The Auto Channel
The Largest Independent Automotive Research Resource
The Largest Independent Automotive Research Resource
Official Website of the New Car Buyer

2011 Cadillac CTS Coupe Review

PHOTO (select to view enlarged photo)
2011 Cadillac CTS Coupe (V shown)

SEE ALSO: Cadillac Buyers Guide



Model: 2011 Cadillac CTS Coupe
Engine: 3.6-liter V6
Horsepower/Torque: 304 hp @ 6,400 rpm/370 lb.-ft. @ 5,200 rpm
Transmission: 6-speed automatic with manual
Wheelbase: 113.4 in.
Length/Width/Height: 188.5 x 74.1 x 55.9 in.
Tires: P245/45R19 (F)/P275/40R19 (R) no spare
Cargo volume: 10.5 cu. ft.
Fuel economy: 18 mpg city/27 mpg highway/18.3 mpg test
Fuel capacity: 18.0 gal.
Curb weight: 3,907 lbs.
Sticker: $50,035 (includes $825 destination charge, $2,200 in options ($2,090 summer tire performance package, $110 underhood appearance package))

The Bottom Line: Cadillac has expanded the CTS line with this coupe, it has great styling and performance that doesn't quite live up to it’s a+ styling, but still isn't bad.

Cadillac's CTS line replaced the Catera, which broke Caddy's mold of delivering only big boats for old people. The CTS itself broke Catera's mold in moving the bar higher on the performance line. The CTS Coupe is the latest iteration of the CTS philosophy, and while in standard form it's a nice car, the CTS-v version should be a knockout.

I had a sense of how attractive it is when a neighbor was in the driveway anxious to "kick the tires" before the delivery men had left. In fact, he sat in it before I did.

The CTS Coupe is all seemingly straight lines and angles. Coupe styling tends to be more dramatic than sedans, even in the same car line, and the CTS Coupe is no different. While it retains the basic CTS shape and lines, in a coupe form these lines seem more dramatic.

I was surprisingly pleased with the performance form the 3.6-liter V6. While I'm one of those purists who believe that a Caddy should have eight cylinders, the 304 horsepower V6 didn't do a bad job. Sure, if you demand the type of performance the styling suggests, then opt for the 556 hp supercharged 6.2-liter V8 in the CTS-v, for a price bogey of about $12,000. As for me, I'd be perfectly satisfied with the V6.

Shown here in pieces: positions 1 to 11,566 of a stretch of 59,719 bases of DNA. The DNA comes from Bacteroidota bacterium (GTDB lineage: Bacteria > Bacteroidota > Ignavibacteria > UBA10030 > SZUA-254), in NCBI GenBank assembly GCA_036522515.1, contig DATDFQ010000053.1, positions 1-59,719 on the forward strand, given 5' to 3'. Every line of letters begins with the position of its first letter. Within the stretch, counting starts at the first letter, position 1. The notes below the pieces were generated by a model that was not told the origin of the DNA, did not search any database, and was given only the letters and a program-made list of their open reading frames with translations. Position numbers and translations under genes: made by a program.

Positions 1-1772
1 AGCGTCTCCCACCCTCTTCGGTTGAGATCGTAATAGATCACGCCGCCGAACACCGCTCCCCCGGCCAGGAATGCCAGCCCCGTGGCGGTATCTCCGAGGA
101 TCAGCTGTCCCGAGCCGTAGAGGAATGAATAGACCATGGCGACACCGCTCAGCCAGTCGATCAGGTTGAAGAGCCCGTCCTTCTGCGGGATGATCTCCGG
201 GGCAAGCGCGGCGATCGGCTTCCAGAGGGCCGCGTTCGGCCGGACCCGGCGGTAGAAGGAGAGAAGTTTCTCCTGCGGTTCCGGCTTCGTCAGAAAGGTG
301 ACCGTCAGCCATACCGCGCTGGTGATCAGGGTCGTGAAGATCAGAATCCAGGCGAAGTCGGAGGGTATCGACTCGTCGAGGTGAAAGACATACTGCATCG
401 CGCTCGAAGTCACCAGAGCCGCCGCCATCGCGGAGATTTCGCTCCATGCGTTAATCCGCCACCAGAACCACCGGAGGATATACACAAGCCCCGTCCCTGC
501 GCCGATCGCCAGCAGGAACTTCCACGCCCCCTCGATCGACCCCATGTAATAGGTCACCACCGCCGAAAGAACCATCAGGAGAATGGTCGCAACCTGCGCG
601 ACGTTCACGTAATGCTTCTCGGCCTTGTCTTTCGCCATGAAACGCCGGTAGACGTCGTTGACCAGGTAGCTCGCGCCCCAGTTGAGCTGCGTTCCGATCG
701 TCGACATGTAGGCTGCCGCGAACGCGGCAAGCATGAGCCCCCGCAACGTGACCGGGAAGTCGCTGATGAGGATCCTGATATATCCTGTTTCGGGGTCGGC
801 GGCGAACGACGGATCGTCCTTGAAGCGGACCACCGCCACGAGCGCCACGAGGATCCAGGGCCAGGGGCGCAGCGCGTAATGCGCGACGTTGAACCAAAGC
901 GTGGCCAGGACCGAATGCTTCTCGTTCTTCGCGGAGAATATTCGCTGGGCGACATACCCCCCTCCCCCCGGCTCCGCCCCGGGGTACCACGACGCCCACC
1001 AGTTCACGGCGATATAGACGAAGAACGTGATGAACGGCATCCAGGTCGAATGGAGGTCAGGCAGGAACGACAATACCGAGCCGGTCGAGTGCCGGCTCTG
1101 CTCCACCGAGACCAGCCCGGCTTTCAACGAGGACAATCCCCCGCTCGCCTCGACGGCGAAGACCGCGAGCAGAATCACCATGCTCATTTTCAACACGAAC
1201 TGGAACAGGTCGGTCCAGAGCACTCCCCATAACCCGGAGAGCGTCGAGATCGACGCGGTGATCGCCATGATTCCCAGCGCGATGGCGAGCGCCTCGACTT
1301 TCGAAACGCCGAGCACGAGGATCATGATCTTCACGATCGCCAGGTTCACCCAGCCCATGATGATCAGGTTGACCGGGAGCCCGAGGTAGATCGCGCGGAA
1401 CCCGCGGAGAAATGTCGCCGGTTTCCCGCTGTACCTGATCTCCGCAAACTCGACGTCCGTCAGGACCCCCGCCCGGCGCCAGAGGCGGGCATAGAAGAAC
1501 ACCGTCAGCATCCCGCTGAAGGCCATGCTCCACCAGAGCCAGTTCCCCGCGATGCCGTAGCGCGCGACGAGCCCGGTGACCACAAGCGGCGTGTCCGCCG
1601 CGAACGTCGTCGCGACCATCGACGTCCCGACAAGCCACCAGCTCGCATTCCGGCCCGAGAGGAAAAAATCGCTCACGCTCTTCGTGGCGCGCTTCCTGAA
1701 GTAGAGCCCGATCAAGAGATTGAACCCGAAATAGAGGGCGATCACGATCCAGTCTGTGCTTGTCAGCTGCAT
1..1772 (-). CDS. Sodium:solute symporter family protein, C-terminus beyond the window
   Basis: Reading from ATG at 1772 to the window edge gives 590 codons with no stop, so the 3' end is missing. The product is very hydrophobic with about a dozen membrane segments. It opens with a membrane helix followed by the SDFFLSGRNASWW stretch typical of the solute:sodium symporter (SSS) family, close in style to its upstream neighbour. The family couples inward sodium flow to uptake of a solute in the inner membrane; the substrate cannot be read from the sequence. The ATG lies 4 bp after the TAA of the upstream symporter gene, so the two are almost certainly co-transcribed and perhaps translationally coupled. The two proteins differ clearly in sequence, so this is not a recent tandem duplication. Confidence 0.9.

The 6-speed automatic also has a manual mode. You can shift it with the shifter or with buttons on the back of the steering wheel.

Ride quality is excellent. Handling is very good. While the suspension is firm enough for good response, it's also very complaint. You won't get a backache driving the CTS Coupe.

The front seats are comfortable and offer good side support. the rear seats are coupe rear seats - hard to get into, but decent when you do. there's a slight claustrophobic feel in the back with small side windows. They have good leg room once you get there.

Push buttons abound. There is a pushbutton in the hidden exterior door handle and one on the inside when you want to get out. It seems strange, then, that there isn't a pushbutton start; just a faux key start without the key.

Controls are very intuitive; if you can't figure them out you probably didn't figure out how to get in the car in the first place. I was able to find audio stations on all bands as well as my iPod. The HVAC works well on both sides.

The trunk is listed at only 10 cubic feet, but is still perfect for a getaway weekend for a couple. However, it won't carry a golf bag without folding down the rear seat backs. The trunk expansion is more like a large pass through, but it does the job.

I must admit that the high beam is one of the best I have used. It clearly lighted the road ahead and the surrounding area, so if a deer was waiting in the wings ready to attack, I'd find her.

I also must admit I thoroughly enjoyed my week in the Cadillac CTS Coupe, an American car that can compete with the best from Germany or Japan on an equal basis and look good doing it.

2010 The Auto Page Syndicate